I met with Hon Dr Pierre Damien Habumuremyi and incoming VC Dr Aloys Ruzibiza about the progress being made at CHUR since my last visit. There are two campuses – in Kigali and Karongi and five faculties,
Professor Novembrieta had organised a program for me, as Ambassador for CHUR, to address staff and students at the Kigali campus on Making a Better World: Advancing the Status of Women Worldwide, followed by a Q&A session and an open forum.
Dr Matthias Twahirwa tasked me to follow up in Australia the possibility of collaboration with Overseas Council Australia in order to see if they can support CHUR’s Faculty of Arts, Humanities and Social Science in their progress towards establishing the School of Theology and Divinity under this faculty. I am pursuing this request
Akilah Institute for Women
Aline Kabanga Country Director and Nadine Niyitegeka Global Ambassador welcomed me and discussed some of the amazing developments of the Institute before I spoke with the newly elected Student Council president and then addressed the senior graduating students. Akilah is celebrating 10 years of educating women and has grown from the 50 students enrolled in 2009 when I was a member of the early management committee to more than 2,000 students and alumnae. It is now an institute of the Davis College global network of universities. Graduates so far have launched careers in finance, clean energy, eco-tourism, agribusiness, conservation, technology and 304 more students who graduated in 2019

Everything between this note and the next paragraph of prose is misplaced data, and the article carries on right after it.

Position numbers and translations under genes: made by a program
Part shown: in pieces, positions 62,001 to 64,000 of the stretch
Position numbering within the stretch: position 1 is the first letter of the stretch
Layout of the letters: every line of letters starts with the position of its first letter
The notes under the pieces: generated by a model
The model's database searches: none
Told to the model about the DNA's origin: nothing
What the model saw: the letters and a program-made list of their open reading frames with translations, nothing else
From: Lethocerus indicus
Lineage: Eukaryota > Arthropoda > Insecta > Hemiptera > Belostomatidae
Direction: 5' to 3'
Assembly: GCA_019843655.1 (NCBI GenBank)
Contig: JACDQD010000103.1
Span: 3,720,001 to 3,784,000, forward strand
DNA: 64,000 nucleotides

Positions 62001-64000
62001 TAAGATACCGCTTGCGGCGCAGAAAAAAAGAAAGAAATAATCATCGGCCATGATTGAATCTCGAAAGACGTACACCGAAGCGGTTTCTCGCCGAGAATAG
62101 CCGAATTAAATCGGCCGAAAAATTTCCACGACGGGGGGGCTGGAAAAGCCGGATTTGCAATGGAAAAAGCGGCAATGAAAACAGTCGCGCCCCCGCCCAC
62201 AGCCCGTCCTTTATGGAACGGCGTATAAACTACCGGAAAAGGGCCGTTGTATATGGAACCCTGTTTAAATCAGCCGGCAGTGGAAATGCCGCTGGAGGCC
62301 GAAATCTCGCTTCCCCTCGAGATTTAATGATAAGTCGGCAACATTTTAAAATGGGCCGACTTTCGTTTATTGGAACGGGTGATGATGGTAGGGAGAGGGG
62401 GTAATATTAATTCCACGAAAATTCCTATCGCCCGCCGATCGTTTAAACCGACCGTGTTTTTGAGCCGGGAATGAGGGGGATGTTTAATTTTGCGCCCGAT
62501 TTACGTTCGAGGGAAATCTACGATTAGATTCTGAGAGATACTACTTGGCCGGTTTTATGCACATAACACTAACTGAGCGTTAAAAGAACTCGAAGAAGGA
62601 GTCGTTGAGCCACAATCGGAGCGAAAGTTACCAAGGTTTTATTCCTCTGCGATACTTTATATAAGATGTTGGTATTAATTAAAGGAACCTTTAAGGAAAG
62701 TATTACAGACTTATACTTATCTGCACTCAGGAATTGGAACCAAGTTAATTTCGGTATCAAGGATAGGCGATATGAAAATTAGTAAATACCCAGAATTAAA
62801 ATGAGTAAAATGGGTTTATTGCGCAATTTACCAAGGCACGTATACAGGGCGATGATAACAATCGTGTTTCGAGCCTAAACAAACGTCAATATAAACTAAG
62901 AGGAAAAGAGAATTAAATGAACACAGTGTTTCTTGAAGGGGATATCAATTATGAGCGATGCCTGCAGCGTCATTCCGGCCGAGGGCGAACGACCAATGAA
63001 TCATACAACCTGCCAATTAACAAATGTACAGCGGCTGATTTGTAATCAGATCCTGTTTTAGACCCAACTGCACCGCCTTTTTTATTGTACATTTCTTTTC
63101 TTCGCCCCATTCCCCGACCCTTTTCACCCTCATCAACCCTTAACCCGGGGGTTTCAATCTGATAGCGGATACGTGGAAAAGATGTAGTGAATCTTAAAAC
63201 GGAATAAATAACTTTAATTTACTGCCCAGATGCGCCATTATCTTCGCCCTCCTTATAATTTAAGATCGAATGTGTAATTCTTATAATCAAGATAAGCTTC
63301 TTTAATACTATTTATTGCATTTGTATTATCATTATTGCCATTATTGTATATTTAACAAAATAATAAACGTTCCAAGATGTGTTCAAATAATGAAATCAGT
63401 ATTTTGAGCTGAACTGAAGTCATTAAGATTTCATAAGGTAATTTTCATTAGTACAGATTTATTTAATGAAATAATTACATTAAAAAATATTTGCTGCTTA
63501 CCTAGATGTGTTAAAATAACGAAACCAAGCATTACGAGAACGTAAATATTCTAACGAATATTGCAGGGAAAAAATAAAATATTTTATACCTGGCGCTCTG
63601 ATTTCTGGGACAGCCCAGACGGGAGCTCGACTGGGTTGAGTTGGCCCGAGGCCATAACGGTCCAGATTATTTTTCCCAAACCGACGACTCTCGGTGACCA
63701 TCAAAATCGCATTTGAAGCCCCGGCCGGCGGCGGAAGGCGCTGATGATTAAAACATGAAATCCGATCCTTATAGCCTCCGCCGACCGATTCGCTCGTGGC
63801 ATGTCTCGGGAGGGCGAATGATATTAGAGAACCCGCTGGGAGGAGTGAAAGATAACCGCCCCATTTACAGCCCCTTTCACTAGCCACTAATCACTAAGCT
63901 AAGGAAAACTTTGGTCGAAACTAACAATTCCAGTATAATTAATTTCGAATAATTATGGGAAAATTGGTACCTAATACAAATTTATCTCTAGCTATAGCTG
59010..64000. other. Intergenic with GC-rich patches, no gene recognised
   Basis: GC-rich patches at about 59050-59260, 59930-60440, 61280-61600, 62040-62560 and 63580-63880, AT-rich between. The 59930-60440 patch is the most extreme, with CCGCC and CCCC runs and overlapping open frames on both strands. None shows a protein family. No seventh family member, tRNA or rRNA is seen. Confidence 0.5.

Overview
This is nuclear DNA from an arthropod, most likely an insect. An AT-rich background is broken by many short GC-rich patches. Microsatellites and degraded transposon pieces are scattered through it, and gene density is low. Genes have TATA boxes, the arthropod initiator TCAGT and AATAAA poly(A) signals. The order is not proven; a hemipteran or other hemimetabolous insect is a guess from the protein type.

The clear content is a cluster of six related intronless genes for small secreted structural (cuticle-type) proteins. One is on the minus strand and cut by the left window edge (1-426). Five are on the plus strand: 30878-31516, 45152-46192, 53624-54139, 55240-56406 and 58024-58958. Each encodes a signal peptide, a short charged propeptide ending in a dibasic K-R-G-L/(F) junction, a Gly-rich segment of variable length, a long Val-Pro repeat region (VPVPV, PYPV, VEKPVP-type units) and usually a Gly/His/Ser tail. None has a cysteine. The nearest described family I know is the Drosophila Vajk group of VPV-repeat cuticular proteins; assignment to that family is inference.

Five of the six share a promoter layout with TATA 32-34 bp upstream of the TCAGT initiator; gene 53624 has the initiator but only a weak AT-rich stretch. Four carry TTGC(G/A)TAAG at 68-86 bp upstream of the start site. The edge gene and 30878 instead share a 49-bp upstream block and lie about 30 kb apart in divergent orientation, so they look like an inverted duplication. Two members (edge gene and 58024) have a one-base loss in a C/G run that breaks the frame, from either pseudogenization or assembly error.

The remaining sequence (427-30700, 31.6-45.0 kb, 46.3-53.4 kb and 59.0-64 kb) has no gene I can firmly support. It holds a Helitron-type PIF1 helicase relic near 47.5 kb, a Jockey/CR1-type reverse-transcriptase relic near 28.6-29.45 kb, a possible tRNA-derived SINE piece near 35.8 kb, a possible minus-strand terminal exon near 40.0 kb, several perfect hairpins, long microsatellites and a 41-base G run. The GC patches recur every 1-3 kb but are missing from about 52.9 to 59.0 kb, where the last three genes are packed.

Tony Omar organised for me to speak to the Our Girls Program participants and organised an assembly where the English corner featured and hip-hop dancing, the modelling sand music students performed, and the leaders of each activity reported on their progress. The IT teacher reported on the computer programs and welcomed the donation of computers from Sustainable Health Enterprises which has handed over its sanitary pads business to the Department of Education. A separate report and video of this visit is available.